gestapomarsVictor Gischler is one of those rare genre authors who effortlessly shift from offbeat but realistic stories (GUN MONKEYS, THE DEPUTY, and others) to wild, reckless flights of demented science fiction and horror (GO-GO GIRLS OF THE APOCALYPSE, VAMPIRE A GO-GO, and his several comic book works).

His latest novel, GESTAPO MARS, is … well, the title alone tells us we’re in for another crazy ride. This one, however, is reminiscent of the kind of classic, over-the-top pulp series that inspired the formative years of so many contemporary authors (including Gischler himself).

Read more »

The Killing Lessons

killinglessonsNovelist Glen Duncan (THE LAST WEREWOLF, I, LUCIFER and several others) adopts the pseudonym Saul Black for this latest work, THE KILLING LESSONS, his entry into crime thriller territory. Whatever the author’s name, the novel is an intense and intimate journey into the minds of a serial killer and the police detective dedicated to finding and stopping the killing spree.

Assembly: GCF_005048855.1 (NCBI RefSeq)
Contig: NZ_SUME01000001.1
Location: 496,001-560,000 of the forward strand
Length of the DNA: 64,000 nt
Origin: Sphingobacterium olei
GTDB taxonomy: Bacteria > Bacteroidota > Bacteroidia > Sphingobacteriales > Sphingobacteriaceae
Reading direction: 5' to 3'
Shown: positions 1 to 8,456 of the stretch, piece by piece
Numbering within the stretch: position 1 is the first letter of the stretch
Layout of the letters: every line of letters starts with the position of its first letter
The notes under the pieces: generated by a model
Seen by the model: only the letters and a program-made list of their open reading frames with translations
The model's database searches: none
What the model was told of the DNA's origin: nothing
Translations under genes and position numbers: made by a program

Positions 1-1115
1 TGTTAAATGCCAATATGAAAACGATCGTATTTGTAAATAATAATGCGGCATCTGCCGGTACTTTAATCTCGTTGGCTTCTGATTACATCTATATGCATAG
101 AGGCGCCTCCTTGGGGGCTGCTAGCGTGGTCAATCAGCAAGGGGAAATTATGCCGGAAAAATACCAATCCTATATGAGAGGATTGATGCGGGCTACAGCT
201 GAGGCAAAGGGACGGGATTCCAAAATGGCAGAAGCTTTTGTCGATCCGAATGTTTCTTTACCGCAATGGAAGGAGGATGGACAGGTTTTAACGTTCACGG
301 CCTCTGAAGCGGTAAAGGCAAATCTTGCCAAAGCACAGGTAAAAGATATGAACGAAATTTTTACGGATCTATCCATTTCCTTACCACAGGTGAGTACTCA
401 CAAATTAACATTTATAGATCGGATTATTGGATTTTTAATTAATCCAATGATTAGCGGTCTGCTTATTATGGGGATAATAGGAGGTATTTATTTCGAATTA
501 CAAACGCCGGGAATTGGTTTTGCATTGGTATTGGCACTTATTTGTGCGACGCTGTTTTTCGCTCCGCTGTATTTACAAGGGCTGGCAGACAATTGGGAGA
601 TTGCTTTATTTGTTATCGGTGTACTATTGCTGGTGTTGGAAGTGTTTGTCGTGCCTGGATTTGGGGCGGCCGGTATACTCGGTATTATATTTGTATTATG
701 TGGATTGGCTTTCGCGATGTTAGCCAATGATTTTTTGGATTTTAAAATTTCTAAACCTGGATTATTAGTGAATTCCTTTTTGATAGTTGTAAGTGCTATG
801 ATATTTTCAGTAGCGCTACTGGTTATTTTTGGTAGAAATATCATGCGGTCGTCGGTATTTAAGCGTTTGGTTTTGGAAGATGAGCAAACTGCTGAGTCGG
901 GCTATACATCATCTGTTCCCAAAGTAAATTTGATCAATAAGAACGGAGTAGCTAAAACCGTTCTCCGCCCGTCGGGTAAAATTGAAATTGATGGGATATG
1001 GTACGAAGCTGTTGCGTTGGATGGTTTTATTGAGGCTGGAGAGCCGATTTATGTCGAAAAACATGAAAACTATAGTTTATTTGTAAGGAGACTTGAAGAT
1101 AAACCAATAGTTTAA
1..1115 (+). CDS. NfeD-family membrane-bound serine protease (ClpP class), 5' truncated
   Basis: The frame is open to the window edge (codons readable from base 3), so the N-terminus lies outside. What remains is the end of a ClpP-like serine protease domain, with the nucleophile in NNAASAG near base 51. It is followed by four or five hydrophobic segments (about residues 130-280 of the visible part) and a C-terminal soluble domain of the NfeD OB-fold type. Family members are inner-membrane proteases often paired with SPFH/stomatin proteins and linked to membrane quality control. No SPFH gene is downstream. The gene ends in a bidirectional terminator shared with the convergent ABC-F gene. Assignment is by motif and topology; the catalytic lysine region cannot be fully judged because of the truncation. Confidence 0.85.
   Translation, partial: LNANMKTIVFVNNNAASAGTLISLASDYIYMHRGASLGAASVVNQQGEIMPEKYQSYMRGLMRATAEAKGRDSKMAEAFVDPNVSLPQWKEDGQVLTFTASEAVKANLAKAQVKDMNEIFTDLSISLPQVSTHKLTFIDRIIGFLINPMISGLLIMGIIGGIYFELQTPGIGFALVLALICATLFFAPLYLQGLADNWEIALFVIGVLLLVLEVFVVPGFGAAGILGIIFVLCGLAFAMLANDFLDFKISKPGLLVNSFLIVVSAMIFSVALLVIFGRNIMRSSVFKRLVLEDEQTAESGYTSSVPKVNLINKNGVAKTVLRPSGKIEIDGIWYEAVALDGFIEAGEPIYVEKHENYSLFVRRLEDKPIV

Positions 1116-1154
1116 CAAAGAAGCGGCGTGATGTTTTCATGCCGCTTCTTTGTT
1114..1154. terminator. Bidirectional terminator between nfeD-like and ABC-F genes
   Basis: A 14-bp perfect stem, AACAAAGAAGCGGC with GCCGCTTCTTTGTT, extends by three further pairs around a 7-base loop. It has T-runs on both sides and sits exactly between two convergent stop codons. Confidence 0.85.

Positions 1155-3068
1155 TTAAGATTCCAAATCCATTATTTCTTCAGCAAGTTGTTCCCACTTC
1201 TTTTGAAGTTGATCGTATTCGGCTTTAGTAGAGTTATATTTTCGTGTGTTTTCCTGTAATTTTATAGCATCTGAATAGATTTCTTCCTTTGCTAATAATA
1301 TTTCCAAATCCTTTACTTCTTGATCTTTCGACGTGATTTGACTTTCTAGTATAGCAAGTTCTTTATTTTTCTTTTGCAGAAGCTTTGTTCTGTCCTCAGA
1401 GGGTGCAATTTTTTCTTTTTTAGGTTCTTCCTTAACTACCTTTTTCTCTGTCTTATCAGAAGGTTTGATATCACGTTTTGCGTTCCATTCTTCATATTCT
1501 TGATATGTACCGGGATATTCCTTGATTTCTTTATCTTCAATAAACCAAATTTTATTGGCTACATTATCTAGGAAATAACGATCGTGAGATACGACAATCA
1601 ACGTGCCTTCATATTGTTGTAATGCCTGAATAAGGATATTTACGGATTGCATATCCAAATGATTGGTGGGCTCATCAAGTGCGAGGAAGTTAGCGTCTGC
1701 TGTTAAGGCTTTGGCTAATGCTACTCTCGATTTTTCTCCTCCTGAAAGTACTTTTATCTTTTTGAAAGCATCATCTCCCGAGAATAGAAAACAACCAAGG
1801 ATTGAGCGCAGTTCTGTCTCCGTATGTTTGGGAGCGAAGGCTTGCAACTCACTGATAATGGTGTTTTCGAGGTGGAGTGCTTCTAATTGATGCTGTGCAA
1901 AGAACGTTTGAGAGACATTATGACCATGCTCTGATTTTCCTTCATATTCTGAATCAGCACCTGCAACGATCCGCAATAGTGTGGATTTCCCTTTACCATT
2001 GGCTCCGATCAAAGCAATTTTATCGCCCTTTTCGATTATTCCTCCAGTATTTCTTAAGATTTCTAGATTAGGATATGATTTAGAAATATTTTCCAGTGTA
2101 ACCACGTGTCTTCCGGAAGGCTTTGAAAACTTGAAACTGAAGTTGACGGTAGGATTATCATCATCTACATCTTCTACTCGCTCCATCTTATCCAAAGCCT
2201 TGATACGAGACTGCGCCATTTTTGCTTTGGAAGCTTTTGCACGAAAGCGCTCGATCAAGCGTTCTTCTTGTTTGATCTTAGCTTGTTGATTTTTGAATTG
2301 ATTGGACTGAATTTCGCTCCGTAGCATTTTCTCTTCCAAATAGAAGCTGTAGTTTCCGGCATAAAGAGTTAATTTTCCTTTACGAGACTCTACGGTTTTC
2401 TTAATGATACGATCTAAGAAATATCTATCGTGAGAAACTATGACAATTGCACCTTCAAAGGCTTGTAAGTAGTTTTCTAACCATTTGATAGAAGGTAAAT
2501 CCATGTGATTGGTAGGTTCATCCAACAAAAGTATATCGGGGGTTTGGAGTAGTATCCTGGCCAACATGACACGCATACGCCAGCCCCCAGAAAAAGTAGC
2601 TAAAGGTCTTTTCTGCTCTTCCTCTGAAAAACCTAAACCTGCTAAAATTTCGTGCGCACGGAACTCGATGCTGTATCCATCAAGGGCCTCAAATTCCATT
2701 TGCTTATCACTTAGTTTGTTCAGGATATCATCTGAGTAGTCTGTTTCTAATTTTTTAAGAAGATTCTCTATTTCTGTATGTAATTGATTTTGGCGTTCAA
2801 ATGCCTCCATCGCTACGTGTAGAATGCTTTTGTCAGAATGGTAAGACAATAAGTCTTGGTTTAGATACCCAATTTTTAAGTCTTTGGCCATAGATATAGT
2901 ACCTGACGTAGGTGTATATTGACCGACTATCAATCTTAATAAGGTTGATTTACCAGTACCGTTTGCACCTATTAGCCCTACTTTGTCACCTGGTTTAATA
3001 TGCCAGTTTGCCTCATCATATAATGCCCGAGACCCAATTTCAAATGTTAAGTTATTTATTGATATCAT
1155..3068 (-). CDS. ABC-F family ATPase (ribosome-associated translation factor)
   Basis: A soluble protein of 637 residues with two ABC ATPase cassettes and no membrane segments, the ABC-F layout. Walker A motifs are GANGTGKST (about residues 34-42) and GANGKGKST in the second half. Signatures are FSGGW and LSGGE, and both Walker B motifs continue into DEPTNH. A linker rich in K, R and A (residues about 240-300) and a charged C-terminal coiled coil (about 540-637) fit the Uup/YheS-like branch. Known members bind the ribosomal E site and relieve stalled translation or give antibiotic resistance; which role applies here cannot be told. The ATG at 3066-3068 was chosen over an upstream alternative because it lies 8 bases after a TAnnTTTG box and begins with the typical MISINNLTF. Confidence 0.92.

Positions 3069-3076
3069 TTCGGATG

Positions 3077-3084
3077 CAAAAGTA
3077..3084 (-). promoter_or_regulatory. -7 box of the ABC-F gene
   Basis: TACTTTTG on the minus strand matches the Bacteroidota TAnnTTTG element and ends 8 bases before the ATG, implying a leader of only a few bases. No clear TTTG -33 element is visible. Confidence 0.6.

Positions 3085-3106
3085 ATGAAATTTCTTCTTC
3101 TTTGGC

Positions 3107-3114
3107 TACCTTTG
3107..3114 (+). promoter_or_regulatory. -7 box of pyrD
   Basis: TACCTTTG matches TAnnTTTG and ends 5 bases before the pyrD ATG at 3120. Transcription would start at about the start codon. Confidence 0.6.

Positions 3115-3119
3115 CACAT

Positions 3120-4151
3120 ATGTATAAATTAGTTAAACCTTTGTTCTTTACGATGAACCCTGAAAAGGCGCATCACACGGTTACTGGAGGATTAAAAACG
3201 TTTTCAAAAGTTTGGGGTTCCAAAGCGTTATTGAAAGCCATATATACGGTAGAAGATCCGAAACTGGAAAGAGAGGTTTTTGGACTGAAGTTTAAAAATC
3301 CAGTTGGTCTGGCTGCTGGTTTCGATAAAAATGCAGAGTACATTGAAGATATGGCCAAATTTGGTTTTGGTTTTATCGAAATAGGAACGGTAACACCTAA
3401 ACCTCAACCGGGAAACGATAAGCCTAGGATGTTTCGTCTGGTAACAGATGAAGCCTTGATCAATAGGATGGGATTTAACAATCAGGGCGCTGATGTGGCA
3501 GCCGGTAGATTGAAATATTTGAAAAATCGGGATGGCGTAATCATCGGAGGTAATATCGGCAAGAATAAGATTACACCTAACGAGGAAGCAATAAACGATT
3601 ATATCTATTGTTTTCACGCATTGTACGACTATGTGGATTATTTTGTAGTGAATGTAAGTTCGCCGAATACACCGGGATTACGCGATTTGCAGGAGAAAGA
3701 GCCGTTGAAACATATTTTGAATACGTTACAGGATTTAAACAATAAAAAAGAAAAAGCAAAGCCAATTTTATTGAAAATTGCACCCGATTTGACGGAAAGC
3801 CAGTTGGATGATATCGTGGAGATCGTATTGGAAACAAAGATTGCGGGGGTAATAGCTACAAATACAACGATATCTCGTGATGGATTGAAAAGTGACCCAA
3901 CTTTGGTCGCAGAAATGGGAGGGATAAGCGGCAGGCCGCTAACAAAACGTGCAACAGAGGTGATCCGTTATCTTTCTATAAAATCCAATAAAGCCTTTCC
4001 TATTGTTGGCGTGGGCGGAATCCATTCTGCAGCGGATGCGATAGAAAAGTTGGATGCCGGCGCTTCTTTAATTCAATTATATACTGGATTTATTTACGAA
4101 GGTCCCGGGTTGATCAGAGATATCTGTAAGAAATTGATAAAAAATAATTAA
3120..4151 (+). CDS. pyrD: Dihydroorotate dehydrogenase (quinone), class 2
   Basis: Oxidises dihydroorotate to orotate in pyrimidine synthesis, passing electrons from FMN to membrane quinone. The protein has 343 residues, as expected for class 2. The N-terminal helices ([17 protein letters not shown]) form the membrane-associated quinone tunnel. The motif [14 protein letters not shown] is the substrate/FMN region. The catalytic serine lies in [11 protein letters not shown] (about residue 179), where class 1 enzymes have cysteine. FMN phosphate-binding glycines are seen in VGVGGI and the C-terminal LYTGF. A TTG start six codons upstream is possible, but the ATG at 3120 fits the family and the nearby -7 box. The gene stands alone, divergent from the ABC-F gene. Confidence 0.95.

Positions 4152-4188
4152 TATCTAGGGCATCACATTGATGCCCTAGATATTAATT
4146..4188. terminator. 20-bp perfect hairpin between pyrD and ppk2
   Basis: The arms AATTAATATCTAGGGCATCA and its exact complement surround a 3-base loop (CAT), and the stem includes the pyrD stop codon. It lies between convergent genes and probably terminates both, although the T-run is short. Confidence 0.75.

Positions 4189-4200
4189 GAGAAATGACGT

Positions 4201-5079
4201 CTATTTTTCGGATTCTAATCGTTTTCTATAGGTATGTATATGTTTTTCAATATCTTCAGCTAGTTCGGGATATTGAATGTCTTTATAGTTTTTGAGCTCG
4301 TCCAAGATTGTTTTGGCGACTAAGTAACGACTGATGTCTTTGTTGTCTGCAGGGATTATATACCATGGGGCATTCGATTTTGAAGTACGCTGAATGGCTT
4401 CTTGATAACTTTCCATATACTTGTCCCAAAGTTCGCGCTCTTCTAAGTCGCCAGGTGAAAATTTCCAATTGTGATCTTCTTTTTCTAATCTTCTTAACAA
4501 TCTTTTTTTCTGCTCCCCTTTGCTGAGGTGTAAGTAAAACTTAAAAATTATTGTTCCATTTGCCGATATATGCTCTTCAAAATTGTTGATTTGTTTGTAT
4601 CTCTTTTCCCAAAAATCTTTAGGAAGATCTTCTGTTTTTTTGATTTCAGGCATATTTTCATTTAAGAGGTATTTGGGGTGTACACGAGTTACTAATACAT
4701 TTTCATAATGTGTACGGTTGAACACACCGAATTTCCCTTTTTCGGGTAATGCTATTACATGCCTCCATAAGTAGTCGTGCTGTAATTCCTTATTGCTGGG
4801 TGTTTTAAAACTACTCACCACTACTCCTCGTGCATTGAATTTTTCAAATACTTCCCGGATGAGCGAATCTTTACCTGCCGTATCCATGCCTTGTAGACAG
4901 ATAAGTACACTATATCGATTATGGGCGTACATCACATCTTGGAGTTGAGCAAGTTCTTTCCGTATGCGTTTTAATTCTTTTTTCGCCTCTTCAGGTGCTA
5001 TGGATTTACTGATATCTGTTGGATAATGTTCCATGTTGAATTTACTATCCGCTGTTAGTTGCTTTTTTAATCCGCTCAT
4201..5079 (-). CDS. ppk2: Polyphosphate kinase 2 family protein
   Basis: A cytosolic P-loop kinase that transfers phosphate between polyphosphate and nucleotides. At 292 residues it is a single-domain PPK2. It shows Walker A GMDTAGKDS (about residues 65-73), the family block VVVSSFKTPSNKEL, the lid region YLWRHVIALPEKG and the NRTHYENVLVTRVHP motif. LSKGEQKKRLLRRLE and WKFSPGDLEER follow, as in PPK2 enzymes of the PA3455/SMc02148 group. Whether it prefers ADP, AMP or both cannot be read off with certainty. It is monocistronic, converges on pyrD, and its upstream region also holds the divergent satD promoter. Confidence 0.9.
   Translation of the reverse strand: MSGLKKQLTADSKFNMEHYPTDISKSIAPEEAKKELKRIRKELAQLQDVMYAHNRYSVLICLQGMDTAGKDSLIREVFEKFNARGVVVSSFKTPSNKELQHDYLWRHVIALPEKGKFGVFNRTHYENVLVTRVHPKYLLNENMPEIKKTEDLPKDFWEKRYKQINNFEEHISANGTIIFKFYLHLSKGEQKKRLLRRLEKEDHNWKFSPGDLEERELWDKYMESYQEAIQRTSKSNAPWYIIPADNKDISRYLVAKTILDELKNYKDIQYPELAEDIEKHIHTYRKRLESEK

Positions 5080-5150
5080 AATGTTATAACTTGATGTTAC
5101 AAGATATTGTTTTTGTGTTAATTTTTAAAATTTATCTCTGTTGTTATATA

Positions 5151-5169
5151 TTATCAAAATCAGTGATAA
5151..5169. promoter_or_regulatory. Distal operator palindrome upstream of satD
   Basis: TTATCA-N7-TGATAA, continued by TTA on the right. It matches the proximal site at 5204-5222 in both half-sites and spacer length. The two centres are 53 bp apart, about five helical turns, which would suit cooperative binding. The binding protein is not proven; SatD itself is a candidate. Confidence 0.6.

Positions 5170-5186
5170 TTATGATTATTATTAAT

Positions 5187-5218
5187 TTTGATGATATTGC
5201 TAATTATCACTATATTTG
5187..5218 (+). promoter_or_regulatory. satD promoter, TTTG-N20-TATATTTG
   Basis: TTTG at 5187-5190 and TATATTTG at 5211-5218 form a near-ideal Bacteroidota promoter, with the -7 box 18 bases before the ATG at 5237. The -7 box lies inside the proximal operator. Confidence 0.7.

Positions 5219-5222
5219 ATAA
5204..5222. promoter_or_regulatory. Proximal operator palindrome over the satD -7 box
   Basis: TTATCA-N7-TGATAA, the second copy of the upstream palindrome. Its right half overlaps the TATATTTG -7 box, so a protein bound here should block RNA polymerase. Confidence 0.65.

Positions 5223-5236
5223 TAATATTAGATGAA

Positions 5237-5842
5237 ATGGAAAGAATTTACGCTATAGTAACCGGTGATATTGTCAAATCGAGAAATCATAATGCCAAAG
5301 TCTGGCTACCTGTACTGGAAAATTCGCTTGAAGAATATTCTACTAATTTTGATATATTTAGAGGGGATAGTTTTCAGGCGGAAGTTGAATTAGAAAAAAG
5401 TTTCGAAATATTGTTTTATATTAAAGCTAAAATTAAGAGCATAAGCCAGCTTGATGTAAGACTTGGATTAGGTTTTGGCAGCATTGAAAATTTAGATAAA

As the novel opens, two men suddenly appear at the isolated Colorado farmhouse of Rowena Cooper. One man carries a shotgun, the other a long bladed knife. Rowena’s worst fears are quickly confirmed as the men attack her and her teenaged son.

Read more »

Hollow Man

hollowmanMark Pryor takes a break from his international Hugo Marston series with his latest novel, HOLLOW MAN. It’s a stand-alone that traces the aftermath of a heist gone wrong, and features one of the most unique main characters ever encountered in crime fiction.

Dominic, the novel’s first-person narrator, was born in England but lives and works in Texas as a prosecutor. After hours he’s a musician – a singer/songwriter who plays guitar. He’s also a sociopath. For years he has hidden his condition and leads a seemingly normal life, while dreaming of one day paying off his debuts and becoming a full-time musician in Austin’s club scene.

Read more »